Anticipatory grief: Grieving for someone before they die
Grief doesn’t always happen after a death. If a loved one becomes ill or receives a terminal diagnosis, it’s possible to grieve for them before they’ve passed away. You know they’re going to die – you just can’t be sure of when. That’s a tough burden for anyone to bear.
Feelings of grief before a death can be overwhelming, so it’s important to seek help before your mental health starts to suffer. This article will guide you through this challenging journey by offering advice on what anticipatory grief is and how you can support yourself.
What is anticipatory grief?
Anticipatory grief is a type of grief that happens before someone you love passes away – often when they have a terminal illness, like dementia or cancer, or suffer a significant decline in their health. Anticipatory grief can start weeks, months and even years before the actual loss and stays with you until your loved one’s passing.
What’s the difference between anticipatory grief and conventional grief?
Grief comes in two forms: anticipatory grief and conventional grief. While anticipatory grief is the emotional response that occurs before the actual loss, conventional grief is the immediate emotional response following the loss of a loved one.
Anticipatory grief is like looking ahead at death, while conventional grief looks back. Anticipatory grief can be even more difficult to bear because there’s always that small glimmer of hope that your loved one might get better or win their fight against their illness. Conventional grief is about coming to terms with the reality that they’re no longer here, leaving you to find a new way to carry their memory with you.
What emotions might you feel with anticipatory grief?
Anticipatory grief can trigger a range of different emotions, many of which come and go depending on your loved one’s condition on any given day. You might feel:
- Denial or general resistance to reality
- Guilt or remorse
- Sadness or despair
- The need to be alone
- An urge to be around the dying person at all times
Anticipatory grief can be incredibly exhausting, especially if your loved one has been battling an illness for a long time. The constant cycle of worry and anticipation becomes a huge part of your daily life, making it difficult to focus on work, family and other commitments.
You may also find yourself postponing birthdays, celebrations and holidays while you wait for your loved one to pass. While this is normal with anticipatory grief, it can make feelings of guilt much worse.
How to support yourself through anticipatory grief
If you’re struggling with anticipatory grief, there are groups and forums you can turn to for support – like this one from MacMilian Cancer Support. You may find comfort from posting in the different support groups and talking to members who are going through the same thing.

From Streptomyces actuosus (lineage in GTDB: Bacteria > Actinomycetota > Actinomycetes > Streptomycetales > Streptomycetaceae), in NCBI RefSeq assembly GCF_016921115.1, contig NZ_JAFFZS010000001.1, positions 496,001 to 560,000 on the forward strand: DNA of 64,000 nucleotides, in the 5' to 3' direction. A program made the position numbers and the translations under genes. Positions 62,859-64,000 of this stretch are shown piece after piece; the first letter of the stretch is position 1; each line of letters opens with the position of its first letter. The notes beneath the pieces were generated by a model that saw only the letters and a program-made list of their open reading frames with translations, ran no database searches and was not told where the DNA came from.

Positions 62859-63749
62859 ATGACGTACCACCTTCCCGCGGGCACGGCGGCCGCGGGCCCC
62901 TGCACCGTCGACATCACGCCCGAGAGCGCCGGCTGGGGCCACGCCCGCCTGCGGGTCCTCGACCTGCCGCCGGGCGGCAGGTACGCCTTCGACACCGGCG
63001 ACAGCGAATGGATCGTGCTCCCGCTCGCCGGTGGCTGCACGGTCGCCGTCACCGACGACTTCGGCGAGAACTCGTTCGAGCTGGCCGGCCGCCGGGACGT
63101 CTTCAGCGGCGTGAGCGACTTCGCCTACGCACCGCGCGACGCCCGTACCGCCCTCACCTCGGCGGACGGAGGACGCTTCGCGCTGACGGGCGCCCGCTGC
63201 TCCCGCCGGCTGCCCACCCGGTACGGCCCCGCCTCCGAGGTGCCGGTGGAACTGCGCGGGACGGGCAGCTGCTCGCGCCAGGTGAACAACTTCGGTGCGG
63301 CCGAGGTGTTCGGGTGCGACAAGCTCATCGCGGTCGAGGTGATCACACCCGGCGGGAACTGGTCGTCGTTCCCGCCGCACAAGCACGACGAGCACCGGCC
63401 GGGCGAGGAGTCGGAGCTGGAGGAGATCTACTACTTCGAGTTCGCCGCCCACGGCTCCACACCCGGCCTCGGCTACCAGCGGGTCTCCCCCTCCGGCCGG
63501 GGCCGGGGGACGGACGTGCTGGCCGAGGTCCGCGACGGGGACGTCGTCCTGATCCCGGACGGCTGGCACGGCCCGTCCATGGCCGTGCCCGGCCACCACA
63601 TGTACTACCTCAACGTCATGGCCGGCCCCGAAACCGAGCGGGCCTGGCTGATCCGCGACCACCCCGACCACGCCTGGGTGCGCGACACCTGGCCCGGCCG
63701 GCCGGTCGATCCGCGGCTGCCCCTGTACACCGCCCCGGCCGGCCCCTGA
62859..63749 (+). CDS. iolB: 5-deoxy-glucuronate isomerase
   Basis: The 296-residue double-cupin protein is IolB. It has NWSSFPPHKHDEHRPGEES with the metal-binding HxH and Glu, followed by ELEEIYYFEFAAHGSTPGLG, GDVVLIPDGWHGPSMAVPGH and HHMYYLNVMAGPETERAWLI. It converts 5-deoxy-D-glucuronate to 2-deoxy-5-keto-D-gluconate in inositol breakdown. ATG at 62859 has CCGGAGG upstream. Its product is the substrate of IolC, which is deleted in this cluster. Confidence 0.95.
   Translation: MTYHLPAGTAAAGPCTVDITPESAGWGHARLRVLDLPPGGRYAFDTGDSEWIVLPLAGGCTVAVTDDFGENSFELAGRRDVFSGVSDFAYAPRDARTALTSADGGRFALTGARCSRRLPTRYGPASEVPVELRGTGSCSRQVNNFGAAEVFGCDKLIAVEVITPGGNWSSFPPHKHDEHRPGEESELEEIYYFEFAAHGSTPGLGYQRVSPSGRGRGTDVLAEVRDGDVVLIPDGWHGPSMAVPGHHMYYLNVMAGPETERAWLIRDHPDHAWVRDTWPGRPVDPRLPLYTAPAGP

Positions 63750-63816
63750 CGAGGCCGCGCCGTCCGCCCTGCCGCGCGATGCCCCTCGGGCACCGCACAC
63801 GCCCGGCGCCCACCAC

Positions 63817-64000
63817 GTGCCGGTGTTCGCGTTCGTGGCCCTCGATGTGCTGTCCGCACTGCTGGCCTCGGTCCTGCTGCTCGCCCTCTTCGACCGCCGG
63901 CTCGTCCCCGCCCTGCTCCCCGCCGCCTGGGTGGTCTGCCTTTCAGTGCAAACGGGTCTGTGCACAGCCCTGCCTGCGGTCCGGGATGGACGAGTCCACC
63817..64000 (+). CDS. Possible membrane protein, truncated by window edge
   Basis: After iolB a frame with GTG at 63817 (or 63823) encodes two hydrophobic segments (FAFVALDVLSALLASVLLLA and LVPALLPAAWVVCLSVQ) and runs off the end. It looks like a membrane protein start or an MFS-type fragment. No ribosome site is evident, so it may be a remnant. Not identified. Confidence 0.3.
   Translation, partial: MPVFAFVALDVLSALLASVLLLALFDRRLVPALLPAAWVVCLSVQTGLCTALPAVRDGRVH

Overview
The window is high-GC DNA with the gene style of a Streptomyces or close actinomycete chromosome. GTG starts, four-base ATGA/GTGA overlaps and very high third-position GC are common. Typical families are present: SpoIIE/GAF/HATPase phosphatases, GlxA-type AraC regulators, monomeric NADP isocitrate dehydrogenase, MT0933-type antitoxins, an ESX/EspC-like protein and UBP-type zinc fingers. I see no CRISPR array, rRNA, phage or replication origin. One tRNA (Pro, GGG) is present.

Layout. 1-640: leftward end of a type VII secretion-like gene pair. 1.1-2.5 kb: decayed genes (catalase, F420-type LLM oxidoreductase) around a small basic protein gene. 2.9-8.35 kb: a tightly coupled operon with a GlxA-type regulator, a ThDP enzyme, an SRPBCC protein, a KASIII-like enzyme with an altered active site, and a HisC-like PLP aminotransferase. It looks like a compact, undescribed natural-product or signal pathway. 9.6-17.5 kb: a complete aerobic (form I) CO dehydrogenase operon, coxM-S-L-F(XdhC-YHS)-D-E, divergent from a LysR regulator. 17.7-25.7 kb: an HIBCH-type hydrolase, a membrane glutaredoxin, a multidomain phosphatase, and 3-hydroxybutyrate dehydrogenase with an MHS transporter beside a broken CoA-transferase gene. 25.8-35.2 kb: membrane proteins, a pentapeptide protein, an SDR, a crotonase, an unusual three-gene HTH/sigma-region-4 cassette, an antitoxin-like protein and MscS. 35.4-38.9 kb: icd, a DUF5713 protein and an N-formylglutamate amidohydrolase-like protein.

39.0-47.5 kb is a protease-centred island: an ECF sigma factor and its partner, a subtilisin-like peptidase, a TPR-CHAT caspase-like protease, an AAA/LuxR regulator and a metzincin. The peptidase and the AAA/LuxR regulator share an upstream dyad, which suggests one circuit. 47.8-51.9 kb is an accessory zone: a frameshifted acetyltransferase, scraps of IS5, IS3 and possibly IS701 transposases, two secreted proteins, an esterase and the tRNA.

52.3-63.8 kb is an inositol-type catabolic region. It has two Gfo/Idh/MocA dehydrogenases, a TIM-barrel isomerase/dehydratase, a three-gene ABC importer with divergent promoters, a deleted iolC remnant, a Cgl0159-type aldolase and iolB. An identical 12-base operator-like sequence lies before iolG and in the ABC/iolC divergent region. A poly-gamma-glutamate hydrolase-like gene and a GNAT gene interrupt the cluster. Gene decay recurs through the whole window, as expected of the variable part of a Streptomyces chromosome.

Here are some other ways you can support yourself through anticipatory grief:
Acknowledge how you’re feeling
It’s natural to try and bottle your emotions when trying to cope with anticipatory grief. You may find it hard to talk about the prospect of a loved one dying, causing you to feel isolated and alone. There’s also the constant worry of when it might happen.
Instead of trying to face things by yourself, acknowledge how you’re feeling and seek support from friends and family who are going through the same experience. You can also get help by clicking on this Cruse Signposting Information Booklet produced by bereavement charity Cruse with information on many different support organisations. Remember – you don’t have to navigate this journey alone.
Have the difficult conversations early
As challenging as it may be, having those difficult conversations with your loved one before they pass can save you unnecessary stress and heartache in the future. Speaking to them about their funeral wishes and end-of-life arrangements will not only prepare you for what lies ahead, but also ensures their wishes are respected.
This open and honest communication can bring a sense of peace during an emotionally tough time, allowing you to focus on providing the love and support your loved one needs as they approach the end of their life. If you need guidance, our experienced team can help talk you through your options.
Say goodbye to your loved one
While it’s difficult to accept that your loved one will one day no longer be here, saying goodbye will help bring a sense of peace when the time comes. Take time to reflect on precious moments you’ve shared and take comfort from knowing that your loved one will pass knowing how deeply they are loved and cherished. If you’re loved one feels up to it, you may also want to visit places that are special to you both.
Take time for yourself
You might not feel up to it, but now’s the time to take care of yourself. Simple things like running a bath, reading a book and enjoying a nice meal can help bring a sense of normality to your life – even if only for an hour or two.
When you lose someone you love, meeting others who can relate to how you feel can help. We offer a kind, supportive space with understanding from others who are also living life after loss. We promise you a warm welcome from our experienced and compassionate team along with tea, coffee and cake! This event is FREE for anyone bereaved in the local community surrounding the Park. Book your space at your nearest Park today.
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